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I must be one of the lucky ones. I doubled my flow and saw no signs of any increased algae growth. I've only ever had BBA in 1 of my tanks, and flow was very week in comparison to now.

65 gallon at the time, running Rena XP-3 - BBA (completely manageable but it was there)
30 gallon, exact same filter - No sign of BBA at any time in it's history (i just jinxed myself)

Goes to show - yet another reason "each and every tank is different"
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post #1654 of 2460 (permalink) Old 10-17-2018, 06:06 PM Thread Starter
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Hey Greg, whenever you have extra Super Red Mini to give away, please, let me know!
Fab will be a little while, but will do. Right now seeing what happens when I just let it go.

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I must be one of the lucky ones. I doubled my flow and saw no signs of any increased algae growth. I've only ever had BBA in 1 of my tanks, and flow was very week in comparison to now.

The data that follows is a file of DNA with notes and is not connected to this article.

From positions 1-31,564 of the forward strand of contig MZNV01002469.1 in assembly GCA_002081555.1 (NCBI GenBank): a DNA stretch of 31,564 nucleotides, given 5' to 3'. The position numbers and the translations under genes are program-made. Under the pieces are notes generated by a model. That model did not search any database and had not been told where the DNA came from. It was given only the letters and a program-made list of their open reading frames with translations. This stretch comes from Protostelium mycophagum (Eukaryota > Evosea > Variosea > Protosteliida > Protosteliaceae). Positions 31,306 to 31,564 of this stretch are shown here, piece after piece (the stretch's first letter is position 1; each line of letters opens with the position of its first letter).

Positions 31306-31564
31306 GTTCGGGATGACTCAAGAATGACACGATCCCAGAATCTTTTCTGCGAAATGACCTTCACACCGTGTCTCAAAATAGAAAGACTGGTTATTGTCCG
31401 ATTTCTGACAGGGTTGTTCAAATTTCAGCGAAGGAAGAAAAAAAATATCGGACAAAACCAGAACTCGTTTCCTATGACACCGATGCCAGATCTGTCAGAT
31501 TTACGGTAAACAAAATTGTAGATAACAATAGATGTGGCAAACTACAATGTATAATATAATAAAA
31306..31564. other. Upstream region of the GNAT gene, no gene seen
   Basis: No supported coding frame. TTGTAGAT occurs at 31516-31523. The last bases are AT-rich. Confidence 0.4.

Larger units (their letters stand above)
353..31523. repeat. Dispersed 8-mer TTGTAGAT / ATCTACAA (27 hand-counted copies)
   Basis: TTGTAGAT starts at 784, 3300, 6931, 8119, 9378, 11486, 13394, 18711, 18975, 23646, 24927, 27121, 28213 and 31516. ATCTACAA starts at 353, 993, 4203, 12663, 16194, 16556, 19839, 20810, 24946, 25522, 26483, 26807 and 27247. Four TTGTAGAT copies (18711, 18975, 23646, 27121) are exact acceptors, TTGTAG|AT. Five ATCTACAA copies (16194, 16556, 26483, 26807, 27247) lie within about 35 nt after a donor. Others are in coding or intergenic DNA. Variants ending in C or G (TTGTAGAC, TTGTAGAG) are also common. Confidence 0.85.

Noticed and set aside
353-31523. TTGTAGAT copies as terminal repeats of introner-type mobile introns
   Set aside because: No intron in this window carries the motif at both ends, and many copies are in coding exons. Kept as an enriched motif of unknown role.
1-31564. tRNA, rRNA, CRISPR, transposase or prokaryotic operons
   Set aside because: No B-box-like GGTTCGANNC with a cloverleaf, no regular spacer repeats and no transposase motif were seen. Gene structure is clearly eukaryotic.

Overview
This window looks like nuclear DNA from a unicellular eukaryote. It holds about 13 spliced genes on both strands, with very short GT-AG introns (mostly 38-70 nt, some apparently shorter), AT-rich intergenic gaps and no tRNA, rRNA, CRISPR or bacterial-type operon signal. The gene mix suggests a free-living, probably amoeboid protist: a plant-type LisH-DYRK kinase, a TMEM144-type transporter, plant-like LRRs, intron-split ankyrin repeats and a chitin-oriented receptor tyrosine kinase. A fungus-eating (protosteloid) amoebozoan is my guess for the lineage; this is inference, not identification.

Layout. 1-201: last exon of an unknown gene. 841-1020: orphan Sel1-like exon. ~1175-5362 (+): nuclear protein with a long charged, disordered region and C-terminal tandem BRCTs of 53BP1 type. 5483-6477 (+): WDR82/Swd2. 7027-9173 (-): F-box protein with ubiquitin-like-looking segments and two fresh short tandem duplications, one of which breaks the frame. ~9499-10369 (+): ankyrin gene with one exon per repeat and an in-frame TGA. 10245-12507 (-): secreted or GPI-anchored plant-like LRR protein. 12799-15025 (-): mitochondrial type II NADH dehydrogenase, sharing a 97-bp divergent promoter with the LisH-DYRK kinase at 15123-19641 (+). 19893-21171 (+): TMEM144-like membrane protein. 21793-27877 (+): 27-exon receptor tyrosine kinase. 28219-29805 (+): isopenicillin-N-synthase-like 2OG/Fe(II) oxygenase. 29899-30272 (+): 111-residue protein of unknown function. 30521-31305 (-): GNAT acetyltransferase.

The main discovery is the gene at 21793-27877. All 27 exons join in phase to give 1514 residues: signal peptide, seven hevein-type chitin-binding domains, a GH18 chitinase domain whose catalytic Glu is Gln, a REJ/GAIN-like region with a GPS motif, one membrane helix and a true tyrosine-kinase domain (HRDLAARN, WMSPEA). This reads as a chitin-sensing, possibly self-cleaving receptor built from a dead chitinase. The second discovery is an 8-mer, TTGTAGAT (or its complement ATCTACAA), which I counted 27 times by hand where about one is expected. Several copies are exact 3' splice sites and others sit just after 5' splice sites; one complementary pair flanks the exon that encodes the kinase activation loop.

65 gallon at the time, running Rena XP-3 - BBA (completely manageable but it was there)
30 gallon, exact same filter - No sign of BBA at any time in it's history (i just jinxed myself)

Goes to show - yet another reason "each and every tank is different"
Good for you and I'm glad to hear it.

Now I wasn't suggesting that high flow itself causes BBA or other algae. To me the underlying conditions are usually too much light, not enough CO2, too many organics, or unhappy starving plants. If you got all those right (which it looks like you do), then you have a lot more leeway with everything else.

And let's face it, my tank is always on the edge. High light/high tech and heavily stocked with fish is probably not the best/easiest combination. I'm sure my planted tank life would be much easier without the Phish.

So I am always on guard for any little advantage. And for me, getting the flow right makes a big difference. In my tank, if that dang algae/bba is going to turn up, it's most likely directly in the path of the strongest flow.